The use of all medication in pregnancy should be avoided whenever possible; particularly in the first trimester. Non-drug treatments should also be considered. When essential, a medication with the best safety record over time should be chosen, employing the lowest effective dose for the shortest possible time. Polypharmacy should be avoided. Teratogens taken in the pre-embryonic period, often quoted as lasting until 14 to 17 days post-conception, are believed to have an all-or-nothing effect. Where drugs have a short half-life, and when the date of conception is certain, this may allow women to be reassured where drug exposure has occurred within this time frame. Further advice may be available from the UK National Teratology Information Service (NTIS) and through ToxBase, available via password on the internet ( ) or if this is unavailable at the backup site ( ).


    Use with caution in breastfeeding.

    Inhaled salbutamol is likely to be present in human breast milk. Briggs and Schaefer state that inhaled salbutamol is generally considered compatible with breastfeeding, although very large maternal doses of inhaled beta 2 agonists may cause restlessness and tachycardia in the infant (Schaefer 2007).

    Neonates, infants born prematurely, those with low birth weight, those with an unstable gastrointestinal function or who have serious illnesses may require special consideration. For any infant, if a drug is prescribed to the nursing mother, it should be at the lowest practical dose and for the shortest time. When drug administration is unavoidable and breastfeeding is to continue, minimisation of exposure of the infant to the drug may sometimes be achieved by timing the maternal doses to just after a feeding episode. Infants exposed to drugs via breast milk should be monitored for unusual signs or symptoms. Interactions between the drug received by the infant from the mother's milk and medication prescribed for the infant should also be considered, for example, when the drug given to the infant may prevent metabolism of the drug received via breast milk.
    Specialist advice is available from the UK Drugs in Lactation Advisory Service at

    Side Effects

    Atrial fibrillation
    Bronchospasm (paradoxical)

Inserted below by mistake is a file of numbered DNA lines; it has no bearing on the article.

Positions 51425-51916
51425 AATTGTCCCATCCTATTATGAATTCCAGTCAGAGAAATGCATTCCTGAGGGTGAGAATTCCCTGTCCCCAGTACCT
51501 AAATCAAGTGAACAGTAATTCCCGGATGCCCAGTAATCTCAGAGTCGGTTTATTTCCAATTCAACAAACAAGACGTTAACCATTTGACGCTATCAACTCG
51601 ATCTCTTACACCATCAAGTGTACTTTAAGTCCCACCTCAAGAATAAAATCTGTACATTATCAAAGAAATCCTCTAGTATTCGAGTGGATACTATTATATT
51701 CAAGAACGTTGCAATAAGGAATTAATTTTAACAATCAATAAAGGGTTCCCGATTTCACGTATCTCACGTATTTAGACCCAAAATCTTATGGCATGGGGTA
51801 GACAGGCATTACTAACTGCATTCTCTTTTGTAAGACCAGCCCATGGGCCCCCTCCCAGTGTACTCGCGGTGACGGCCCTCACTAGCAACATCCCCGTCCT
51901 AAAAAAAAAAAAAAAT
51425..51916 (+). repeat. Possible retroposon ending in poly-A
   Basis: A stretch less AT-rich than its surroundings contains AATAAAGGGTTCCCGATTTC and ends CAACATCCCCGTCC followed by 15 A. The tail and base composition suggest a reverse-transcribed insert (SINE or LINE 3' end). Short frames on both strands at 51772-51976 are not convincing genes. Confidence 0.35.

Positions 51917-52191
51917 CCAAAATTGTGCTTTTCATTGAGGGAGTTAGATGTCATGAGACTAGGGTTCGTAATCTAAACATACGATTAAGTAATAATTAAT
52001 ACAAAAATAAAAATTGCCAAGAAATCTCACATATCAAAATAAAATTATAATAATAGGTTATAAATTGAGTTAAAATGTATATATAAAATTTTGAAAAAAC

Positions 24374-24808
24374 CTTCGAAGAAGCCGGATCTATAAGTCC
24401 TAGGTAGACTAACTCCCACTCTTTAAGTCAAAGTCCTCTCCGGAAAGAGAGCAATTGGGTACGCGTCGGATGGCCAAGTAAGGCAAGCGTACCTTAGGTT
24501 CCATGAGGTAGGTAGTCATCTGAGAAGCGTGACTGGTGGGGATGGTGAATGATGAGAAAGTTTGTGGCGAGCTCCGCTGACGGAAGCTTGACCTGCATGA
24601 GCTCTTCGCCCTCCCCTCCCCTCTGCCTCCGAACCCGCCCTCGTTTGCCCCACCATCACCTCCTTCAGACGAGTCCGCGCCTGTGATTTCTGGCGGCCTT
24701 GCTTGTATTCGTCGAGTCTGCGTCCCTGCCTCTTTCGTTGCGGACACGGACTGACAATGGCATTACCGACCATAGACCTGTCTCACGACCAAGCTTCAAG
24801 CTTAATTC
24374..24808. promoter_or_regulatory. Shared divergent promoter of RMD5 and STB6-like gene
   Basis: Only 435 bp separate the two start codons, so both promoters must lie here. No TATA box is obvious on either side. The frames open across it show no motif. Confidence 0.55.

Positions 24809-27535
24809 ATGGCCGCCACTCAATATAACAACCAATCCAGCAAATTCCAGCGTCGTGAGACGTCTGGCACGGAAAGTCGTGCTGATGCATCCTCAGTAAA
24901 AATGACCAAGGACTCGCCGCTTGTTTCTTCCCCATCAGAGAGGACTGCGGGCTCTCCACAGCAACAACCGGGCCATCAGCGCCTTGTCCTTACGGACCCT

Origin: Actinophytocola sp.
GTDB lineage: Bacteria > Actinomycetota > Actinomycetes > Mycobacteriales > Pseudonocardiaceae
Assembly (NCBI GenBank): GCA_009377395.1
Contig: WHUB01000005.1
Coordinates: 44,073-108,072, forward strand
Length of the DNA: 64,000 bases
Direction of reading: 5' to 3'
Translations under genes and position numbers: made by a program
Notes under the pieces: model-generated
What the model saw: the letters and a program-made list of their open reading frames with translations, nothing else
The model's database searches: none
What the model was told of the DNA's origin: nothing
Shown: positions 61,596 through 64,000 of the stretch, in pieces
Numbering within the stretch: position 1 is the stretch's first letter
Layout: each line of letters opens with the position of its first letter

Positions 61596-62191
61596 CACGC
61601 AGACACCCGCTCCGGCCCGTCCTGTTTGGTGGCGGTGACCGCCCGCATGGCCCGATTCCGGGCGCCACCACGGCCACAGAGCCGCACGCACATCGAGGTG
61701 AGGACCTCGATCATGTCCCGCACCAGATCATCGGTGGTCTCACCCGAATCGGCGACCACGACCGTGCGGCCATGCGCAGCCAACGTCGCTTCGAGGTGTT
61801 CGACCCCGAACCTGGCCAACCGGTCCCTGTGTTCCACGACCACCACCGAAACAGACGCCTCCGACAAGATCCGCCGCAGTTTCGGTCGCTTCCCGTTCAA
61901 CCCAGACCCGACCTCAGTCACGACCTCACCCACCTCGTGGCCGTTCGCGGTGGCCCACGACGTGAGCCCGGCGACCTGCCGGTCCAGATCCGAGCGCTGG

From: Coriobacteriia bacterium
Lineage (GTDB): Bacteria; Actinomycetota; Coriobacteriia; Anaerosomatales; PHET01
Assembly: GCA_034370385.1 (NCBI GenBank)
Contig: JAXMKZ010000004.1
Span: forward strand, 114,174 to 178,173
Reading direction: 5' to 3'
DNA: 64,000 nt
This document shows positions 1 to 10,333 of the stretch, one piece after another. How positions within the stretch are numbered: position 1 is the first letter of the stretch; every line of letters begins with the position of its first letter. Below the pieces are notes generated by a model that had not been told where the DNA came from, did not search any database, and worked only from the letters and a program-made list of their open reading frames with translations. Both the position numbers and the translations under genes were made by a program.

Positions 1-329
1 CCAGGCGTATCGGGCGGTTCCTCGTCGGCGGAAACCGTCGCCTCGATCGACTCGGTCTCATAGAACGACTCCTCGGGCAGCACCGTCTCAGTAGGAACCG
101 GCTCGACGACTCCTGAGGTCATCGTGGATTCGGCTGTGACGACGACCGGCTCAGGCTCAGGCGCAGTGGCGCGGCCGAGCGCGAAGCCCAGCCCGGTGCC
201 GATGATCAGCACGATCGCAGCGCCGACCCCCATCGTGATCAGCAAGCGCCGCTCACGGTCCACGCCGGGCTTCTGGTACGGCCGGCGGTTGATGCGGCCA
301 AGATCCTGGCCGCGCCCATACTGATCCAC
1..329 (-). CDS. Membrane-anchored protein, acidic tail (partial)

Cardiac arrhythmias
    Fine tremor (usually hands)
    Hypersensitivity reactions
    Lactic acidosis
    Local pain (injection site)
    Muscular cramps
    Myocardial ischaemia
    Nervous tension
    Peripheral vasodilatation
    Pulmonary oedema
    Supraventricular tachycardia


    It is strongly recommended that the UK National Poisons Information Service be consulted on cases of suspected or actual overdose where there is doubt over the degree of risk or about appropriate management.

    The following number will direct the caller to the relevant local centre (0844) 892 0111

    Information may be obtained if you have access to ToxBase the primary clinical toxicology database of the National Poisons Information Service. This is available via password on the internet ( ) or if this is unavailable at the backup site ( ).

    Further Information

    Last Full Review Date: March 2014

    Reference Sources

    Drugs During Pregnancy and Lactation: Treatment Options and Risk Assessment, 2nd edition (2007) ed. Schaefer, C., Peters, P. and Miller, R. Elsevier, London.

    Drugs in Pregnancy and Lactation: A Reference Guide to Fetal and Neonatal Risk, 9th edition (2011) ed. Briggs, G., Freeman, R. and Yaffe, S. Lippincott Williams & Wilkins, Philadelphia.

    Summary of Product Characteristics: Ventolin Injection 500 mcg. Glaxo Wellcome UK. Revised February 2015.

    Summary of Product Characteristics: Ventolin Solution for IV Infusion. Glaxo Wellcome UK. Revised February 2015.

    MHRA Drug Safety Update November 2013
    Available at:
    Last accessed: 26.03.14

    NICE Evidence Services Available at: Last accessed: 23 August 2017